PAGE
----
By Min Zeng
The first Treasury note auction in 2017 drew the strongest demand since August as the U.S. government bond market has been stabilizing from one of the biggest selloffs since the financial crisis.
Treasury bond prices held steady after the auction as two longer-term debt offerings loom. The yield on the benchmark 10-year Treasury note closed at 2.379%, compared with 2.377% Monday. Yields rise as bond prices fall.
The $24 billion new three-year notes were sold Tuesday afternoon at a yield of 1.472%, the highest yield for a three-year auction since 2010, which drew solid buying interest. One highlight was the 54.6% indirect bidding, a proxy of demand from foreign investors. The gauge was the highest since September as U.S. government bonds offer more attractive yields compared with their peers in Europe and Japan.
A $20 billion sale of 10-year notes is due on Wednesday followed by a $12 billion sale of 30-year bonds on Thursday.
The 10-year yield, a bedrock for global finance, has jumped from 1.867% on Nov. 8, the U.S. Election Day. After reaching a two-year high of 2.6% in mid-December, it has since been pulling back.
Selling Treasury bonds had been the main trade since the election as investors had bet that expansive fiscal stimulus proposed by President-elect Donald Trump will lead to stronger economic growth, higher inflation and a potentially faster pace of interest rate increases by the Federal Reserve.
All these factors tend to shrink the value of outstanding bonds. Inflation chips away bonds' fixed returns over time and is a big threat to long-term government bonds.
"The bond market is taking a breather and waiting for clarity about fiscal policy details," said Chirag Mirani, head of U.S. rates strategy at UBS. "One question regarding Mr. Trump is what chips he is going to lay on the table?"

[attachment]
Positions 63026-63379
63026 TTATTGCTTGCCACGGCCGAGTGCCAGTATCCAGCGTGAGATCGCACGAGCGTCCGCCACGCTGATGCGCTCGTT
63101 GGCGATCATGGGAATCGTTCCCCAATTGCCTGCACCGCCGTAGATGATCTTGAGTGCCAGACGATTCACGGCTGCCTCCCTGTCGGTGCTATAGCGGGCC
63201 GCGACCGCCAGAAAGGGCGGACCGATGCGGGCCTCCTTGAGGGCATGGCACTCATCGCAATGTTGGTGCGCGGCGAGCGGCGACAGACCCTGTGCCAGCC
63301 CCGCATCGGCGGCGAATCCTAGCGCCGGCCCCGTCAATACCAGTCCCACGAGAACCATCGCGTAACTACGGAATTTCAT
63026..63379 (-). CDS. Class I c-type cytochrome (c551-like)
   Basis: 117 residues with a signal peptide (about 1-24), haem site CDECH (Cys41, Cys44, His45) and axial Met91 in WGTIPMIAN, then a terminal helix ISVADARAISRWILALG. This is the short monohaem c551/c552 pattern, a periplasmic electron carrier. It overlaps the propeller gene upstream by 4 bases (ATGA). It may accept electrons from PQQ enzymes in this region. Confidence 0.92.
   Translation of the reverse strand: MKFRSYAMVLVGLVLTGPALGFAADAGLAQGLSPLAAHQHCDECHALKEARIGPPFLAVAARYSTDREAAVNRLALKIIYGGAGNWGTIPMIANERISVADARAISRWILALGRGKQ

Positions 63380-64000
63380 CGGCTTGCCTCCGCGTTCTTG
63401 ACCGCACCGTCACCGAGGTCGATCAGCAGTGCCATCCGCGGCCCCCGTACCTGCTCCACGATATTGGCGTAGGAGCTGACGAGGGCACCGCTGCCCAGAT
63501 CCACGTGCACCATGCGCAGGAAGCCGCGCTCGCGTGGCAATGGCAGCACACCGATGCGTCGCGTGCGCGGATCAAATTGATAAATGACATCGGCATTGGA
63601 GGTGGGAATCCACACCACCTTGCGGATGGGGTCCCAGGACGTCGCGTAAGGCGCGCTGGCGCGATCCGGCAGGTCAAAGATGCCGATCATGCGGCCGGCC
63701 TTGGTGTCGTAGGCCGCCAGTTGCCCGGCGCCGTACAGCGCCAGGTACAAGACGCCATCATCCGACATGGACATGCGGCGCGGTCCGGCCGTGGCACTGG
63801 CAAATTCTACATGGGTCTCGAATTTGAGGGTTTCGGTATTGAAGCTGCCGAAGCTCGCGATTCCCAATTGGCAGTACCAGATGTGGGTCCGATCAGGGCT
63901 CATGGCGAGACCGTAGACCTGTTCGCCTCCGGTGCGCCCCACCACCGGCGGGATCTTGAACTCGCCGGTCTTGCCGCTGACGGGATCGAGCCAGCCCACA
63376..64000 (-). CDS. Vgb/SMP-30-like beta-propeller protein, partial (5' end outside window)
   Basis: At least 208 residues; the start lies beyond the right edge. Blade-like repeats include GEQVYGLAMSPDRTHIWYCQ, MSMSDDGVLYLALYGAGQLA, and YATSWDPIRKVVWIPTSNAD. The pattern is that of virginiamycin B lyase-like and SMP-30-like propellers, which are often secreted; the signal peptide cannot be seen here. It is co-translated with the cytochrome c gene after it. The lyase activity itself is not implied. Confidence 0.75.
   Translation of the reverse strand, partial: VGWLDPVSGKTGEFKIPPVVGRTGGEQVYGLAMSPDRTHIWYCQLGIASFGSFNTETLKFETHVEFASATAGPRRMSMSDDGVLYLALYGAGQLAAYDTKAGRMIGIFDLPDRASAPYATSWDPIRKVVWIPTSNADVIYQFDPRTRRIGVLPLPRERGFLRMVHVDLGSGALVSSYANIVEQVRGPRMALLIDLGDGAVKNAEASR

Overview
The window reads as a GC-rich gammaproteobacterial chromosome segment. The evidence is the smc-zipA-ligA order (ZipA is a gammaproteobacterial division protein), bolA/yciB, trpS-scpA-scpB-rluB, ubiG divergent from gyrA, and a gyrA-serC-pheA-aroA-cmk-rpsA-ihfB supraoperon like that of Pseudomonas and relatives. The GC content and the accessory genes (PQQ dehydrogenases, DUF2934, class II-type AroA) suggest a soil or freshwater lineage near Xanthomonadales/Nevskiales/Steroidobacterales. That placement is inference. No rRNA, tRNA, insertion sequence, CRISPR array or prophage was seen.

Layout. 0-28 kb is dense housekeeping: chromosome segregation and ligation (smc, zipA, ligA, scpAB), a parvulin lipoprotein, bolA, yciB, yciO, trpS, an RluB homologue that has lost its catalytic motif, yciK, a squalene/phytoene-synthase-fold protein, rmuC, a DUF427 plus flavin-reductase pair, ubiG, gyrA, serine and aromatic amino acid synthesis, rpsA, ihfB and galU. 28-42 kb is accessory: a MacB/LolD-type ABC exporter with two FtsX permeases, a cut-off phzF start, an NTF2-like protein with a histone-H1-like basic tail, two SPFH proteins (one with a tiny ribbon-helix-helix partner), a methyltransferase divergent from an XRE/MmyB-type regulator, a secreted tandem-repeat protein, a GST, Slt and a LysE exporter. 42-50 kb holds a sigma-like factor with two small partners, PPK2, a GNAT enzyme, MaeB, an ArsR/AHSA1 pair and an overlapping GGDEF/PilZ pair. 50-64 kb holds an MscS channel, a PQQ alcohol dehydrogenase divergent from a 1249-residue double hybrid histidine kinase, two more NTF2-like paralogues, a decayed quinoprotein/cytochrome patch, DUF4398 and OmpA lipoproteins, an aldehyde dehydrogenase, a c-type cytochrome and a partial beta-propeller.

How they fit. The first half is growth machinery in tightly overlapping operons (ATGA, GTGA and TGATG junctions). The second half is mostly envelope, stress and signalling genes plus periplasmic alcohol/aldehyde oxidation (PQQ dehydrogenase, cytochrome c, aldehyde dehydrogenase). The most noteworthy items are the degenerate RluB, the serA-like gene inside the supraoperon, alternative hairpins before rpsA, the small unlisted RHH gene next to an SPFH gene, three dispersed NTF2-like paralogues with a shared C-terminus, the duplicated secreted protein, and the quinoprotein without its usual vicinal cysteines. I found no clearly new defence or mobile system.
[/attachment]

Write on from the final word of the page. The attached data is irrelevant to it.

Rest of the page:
Mr. Trump is scheduled to hold a press conference Wednesday before his inauguration next week.
Ian Lyngen, head of U.S. rates strategy at BMO Capital Markets, said any focus on fiscal stimulus "would spur renewed reflation jitters," which would hurt the bond market.
The risk for investors betting against the bond market, he said, is that 2017 "will be the year to overpromise and underdeliver."
Some investors have stepped in to buy bonds at more attractive yields than a few months ago. They are concerned that Mr. Trump may fail to live up to market expectations.
Some have pared back wagers betting on higher yields. In doing so, they return to the bond market as buyers, sendingyields lower.
There are some signs that wagers on higher yields, known as short bets, are getting stretched.
Hedge funds and money managers held a net $94.3 billion in Treasury futures contracts, betting on a rise in U.S. bond yields for the week that ended Jan. 3, according to data from TD Securities. It was the highest since 2008, when the bank started to track the weekly data. The amount has soared from $42.2 billion for the week that ended on the U.S. Election Day.
When many pare back shorts at the same time, it tends to magnify a slide in bond yields.
Traders say this factor drove a strong price rally in the bond market last Thursday, with 10-year yield down by 0.08 percentage point, the biggest one-day decline since June.
A gauge of sentiment on the Treasury market showed Tuesday that investors are being the least bearish on bond prices since late November. The share of investors expecting lower bond yields,or longs, rose to 16% for the week that ended Monday from 11% a week ago, according to J.P. Morgan Chase & Co.'s Treasury client survey.
The 10-year yield has risen by more than 1 percentage point from its low set in early July. The yield was still less than half of where it had traded in 2007.
Write to Min Zeng at firstname.lastname@example.org
(END) Dow Jones Newswires
January 10, 2017 15:54 ET (20:54 GMT)
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